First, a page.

Kel-Tec has one sweet looking shotgun coming out this year that’s going to be unveiled at the upcoming Shot Show here in Las Vegas, the Kel-Tec KSG (Kel Tec Shotgun).  As you can see, its a bullpup design which allows the shotgun to have a more compact profile, like an SBR, but without all the headaches that come with the SBR process since it has a legal barrel length.

    The Kel-Tec KSG is a pump action shotgun which shares a lot of the design elements of its brother, the Kel-Tec RFB with its bullpup design; however the Kel-Tec KSG ejects spent shells downwards (and also loads downwards) instead of in front.  The feature that caught my attention was the dual tube magazines that hold an impressive 14 rounds.  Kel-Tec states the weight to be only 6.9 lbs (which I would imagine is unloaded), and sports an 18.5″ cylinder bore barrel and has an overall length of 26.1 inches.

    The new Kel-Tec shotgun will also features a top Picatinny rail that will probably need some flip up iron sights and will be begging for a red dot.  Another Picatinny rail is located underneath on the pump which will allow an operator to place a forward hand grip.  Along with all those features, the KSG also will have forward and rear sling loops built in, and Kel-Tec will include a basic sling.  Assuming the shotgun performs as awesome as it looks, I would say it will be an incredible deal at the suspected MSRP of $800.  Gunblog.com will be sure to stop by Kel-Tec‘s booth in a couple of weeks at Shot Show and give you guys an up close and personal look of this new bad boy coming out of Kel-Tec.

    [nggallery id=23]

    (photos via  Oleg Volk )

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    New Vortex Optics Swing Mount

    Vortex Magnifyer Mount

    Vortex is a company that seems to be gaining a lot of ground in the optics market by offering products whose quality seems to fair exceed their prices.  Although they do make premium priced optics, mainly for long range shooting, their “budget” priced red dots that I’ve handled presented themselves to be anything but “budget.”  The Vortex StrikeFire, and Vortex SPARC are exceptional values for their low under $200 dollar price point.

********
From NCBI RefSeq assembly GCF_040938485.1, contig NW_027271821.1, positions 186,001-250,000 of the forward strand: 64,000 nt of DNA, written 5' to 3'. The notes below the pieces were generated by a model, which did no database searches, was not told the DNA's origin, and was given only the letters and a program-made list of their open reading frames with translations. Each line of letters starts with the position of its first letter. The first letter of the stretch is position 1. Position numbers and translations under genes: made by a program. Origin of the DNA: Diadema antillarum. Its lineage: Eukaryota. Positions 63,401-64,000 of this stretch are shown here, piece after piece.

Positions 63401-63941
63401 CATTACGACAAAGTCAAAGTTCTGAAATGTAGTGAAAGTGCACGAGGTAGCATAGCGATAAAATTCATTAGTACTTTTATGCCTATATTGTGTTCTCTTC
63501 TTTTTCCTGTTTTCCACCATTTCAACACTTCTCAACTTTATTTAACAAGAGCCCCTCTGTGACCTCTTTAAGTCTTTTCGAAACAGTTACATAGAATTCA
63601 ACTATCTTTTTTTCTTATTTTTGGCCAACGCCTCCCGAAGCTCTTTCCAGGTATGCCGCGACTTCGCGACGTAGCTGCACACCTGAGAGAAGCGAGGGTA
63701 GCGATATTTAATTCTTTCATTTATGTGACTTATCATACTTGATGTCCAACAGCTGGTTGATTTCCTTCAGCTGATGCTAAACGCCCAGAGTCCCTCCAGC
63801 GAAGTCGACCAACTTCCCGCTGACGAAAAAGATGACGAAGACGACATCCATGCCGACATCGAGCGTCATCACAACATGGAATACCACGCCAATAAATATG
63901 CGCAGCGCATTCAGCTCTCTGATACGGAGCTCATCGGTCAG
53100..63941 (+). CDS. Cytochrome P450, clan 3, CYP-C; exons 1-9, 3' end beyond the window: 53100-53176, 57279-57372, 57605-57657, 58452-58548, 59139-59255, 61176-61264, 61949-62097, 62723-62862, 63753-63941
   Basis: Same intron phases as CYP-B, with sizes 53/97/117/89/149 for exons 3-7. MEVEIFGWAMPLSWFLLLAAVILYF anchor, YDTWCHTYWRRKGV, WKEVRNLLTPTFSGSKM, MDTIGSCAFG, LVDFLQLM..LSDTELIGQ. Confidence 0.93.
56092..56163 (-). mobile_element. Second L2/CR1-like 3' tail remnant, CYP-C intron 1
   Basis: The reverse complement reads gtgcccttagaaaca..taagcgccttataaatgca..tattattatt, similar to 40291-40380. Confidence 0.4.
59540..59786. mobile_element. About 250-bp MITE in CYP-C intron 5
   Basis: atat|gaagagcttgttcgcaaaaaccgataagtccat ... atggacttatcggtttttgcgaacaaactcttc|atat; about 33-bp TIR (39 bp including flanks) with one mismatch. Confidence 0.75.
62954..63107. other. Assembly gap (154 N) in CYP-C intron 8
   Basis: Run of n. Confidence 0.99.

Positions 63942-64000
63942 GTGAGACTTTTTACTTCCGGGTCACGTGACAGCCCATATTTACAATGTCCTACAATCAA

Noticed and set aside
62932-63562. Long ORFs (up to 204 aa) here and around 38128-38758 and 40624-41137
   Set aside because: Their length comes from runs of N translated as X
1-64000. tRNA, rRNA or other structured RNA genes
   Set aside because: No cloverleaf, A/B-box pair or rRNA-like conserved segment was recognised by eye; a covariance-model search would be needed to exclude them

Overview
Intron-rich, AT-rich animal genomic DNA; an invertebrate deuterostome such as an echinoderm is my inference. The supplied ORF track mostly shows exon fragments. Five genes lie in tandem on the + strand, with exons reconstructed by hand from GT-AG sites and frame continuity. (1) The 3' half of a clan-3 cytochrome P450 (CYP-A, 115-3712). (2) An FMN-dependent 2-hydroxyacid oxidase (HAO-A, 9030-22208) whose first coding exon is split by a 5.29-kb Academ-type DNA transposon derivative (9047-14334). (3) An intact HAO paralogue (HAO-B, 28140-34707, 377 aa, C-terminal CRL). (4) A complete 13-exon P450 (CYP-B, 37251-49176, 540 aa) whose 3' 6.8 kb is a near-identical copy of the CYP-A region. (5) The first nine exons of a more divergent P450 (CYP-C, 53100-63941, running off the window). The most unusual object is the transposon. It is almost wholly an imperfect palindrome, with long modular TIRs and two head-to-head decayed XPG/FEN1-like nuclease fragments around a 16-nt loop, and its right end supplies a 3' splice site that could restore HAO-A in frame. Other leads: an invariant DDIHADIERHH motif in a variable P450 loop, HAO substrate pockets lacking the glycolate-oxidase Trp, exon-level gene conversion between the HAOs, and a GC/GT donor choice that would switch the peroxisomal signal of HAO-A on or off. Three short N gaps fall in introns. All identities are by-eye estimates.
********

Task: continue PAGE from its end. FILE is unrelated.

Vortex has a new product coming out soon, an optics swing mount to go with their 3x magnifier (which is also moderately priced at $160 dollars).  The mount will cost around $100 dollars, making it a little more affordable than other manufacturer’s swing mounts.

    One could be able to get a Vortex StrikeFire, a magnifier, and a swing mount for under $350 dollars, which is far less than most quality red dots alone.  I’m seeing this as a great alternative for those frugal shooters that are tired of being burned by the “gun show special” optics out there, but can’t afford the military grade quality red dot optic/magnifier combination.  Vortex seems to be hitting that (growing) market like a tack driver.

    The only potential issue I could see how the swing mount sticks out about a half inch-inch on the left hand side, and also weight is always a potential issue.  Hopefully Gunblog.com can get its hands on one soon to give you guys a full review in the near future.

    Vortex Magnifier Mount

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    Smith and Wesson M&P Pistol in .22lr

    Smith & Wesson 22lr MP Pistol

    Smith and Wesson are finally bringing in their M&P handgun models over to the .22 LR, letting shooters enjoy the M&P at the range without the pain on their wallet.  Ammo prices have at least steadied after the big 08′ scare, but a few hours at the range can still cost over $100 dollars even when shooting 9mm.  I’m sure there are plenty of shooters wanting the M&P pistol in .22 LR, hence why Smith and Wesson will be releasing it.

    I’ve seen the listing for the M&P .22 on a few online gun shops with a price around the $400 dollar mark, which is only about $100 bucks less than what an M&P 9 would cost, but the savings in ammo will quickly make up for it.  I personally love the M&Ps that I own, and if the ergonomics are identical (which they seem to be) on the .22LR, I’ll probably be picking one of these up as well.  Look for a review as soon as they come out here on Gunblog.com